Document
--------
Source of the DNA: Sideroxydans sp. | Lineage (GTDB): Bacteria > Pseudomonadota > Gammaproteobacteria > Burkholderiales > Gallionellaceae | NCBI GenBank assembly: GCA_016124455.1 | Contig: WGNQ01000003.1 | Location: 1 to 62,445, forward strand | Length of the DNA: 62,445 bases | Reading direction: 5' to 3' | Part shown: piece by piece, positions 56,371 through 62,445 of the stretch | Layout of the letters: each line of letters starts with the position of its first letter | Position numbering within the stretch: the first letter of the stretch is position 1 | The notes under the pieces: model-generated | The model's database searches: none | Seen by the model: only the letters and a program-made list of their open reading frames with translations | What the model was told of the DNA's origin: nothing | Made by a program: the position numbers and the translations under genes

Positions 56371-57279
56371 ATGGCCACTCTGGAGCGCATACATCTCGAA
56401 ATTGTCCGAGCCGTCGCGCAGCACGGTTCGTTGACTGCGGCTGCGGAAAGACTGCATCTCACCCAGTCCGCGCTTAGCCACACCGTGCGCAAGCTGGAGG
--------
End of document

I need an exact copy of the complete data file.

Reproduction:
Source of the DNA: Sideroxydans sp. | Lineage (GTDB): Bacteria > Pseudomonadota > Gammaproteobacteria > Burkholderiales > Gallionellaceae | NCBI GenBank assembly: GCA_016124455.1 | Contig: WGNQ01000003.1 | Location: 1 to 62,445, forward strand | Length of the DNA: 62,445 bases | Reading direction: 5' to 3' | Part shown: piece by piece, positions 56,371 through 62,445 of the stretch | Layout of the letters: each line of letters starts with the position of its first letter | Position numbering within the stretch: the first letter of the stretch is position 1 | The notes under the pieces: model-generated | The model's database searches: none | Seen by the model: only the letters and a program-made list of their open reading frames with translations | What the model was told of the DNA's origin: nothing | Made by a program: the position numbers and the translations under genes

Positions 56371-57279
56371 ATGGCCACTCTGGAGCGCATACATCTCGAA
56401 ATTGTCCGAGCCGTCGCGCAGCACGGTTCGTTGACTGCGGCTGCGGAAAGACTGCATCTCACCCAGTCCGCGCTTAGCCACACCGTGCGCAAGCTGGAGG